Dream Teams




As a child, some of my favourite cartoon episodes brought together villains that usually worked alone. When such big personalities joined forces, I got anxious to see how their interactions would play out. It was fun to watch divergent styles applied towards a common purpose. I felt the same way about sports and music. Major League Baseball’s ‘all-star’ game was my favourite baseball event of the year and many of the albums I bought were by various artists. These things fascinated me because they involved many gifted people contributing to the creation of something irreplacably special. I remember feeling like a god when I played a baseball video game that let me make dream teams using real life players.



I wonder if movie studio heads felt similarly back when every studio was like a professional sports team with a talent roster they could mix and match. When I find out that my favourite actors or actresses are together in a movie, I hope they have some chemistry and give strong performances inspired by a good script. I also prefer if their characters don’t abuse each other. I know it’s all make-believe, but I still get upset when they treat each other badly.



For example, I love Herbert Marshall, so I hate how several movies cast him as a nice guy with a cheating wife. In “Woman Against Woman”, he’s married to Mary Astor, who I currently adore more than any other actress. The good news: she doesn’t leave him like his other movie wives. The bad news: they break up anyway! Ugh. Fortunately, the performances have depth. Marshall gets more dignity than his betrayed husbands. Astor succeeds at the tricky task of convincingly evolving from manipulative to benevolent.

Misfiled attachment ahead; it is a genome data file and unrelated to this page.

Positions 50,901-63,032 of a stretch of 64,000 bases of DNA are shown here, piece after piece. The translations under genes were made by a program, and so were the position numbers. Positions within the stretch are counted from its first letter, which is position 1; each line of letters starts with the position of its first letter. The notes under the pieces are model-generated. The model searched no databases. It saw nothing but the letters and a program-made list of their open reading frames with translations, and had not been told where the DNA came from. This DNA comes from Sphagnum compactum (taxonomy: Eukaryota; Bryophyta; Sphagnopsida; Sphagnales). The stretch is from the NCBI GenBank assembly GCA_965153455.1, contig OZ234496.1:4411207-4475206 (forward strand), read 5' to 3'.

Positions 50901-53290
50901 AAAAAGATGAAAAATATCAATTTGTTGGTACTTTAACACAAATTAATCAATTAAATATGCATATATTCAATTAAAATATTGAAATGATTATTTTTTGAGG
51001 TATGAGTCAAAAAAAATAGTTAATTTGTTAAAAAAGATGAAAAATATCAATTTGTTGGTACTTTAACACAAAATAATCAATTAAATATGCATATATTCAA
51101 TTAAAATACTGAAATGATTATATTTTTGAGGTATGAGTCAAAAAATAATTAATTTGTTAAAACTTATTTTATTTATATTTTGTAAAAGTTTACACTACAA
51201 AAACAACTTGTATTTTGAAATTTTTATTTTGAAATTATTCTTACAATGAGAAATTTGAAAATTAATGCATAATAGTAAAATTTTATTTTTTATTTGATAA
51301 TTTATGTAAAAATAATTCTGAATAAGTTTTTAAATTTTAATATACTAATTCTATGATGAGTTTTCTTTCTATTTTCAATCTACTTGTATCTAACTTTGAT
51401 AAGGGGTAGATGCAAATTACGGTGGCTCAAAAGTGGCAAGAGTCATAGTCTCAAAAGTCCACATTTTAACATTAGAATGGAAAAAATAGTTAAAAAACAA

I don’t think I’ll ever stop getting excited by the novelty of people or characters I liked in one context getting together in a new one. This was something I appreciated about “The Lego Movie”. My favourite moment is one I love because of the ‘dream team factor’. A huge audience gathers for a speech, and the spectators include Milhouse Van Houten from “The Simpsons”, Michaelangelo from the “Teenage Mutant Ninja Turtles”, and basketball icon Shaquille O’Neal.

my imagemy image



Seeing these characters in the same crowd was as thrilling as seeing The Joker, The Penguin, and Two-Face together in a Batman episode for the first time. They may look odd together, but that’s part of what makes their juxtaposition so neat. Opposites attract, and as “The Lego Movie” asserts, unusual combinations of people and characters can create surprisingly wonderful sights and stories.


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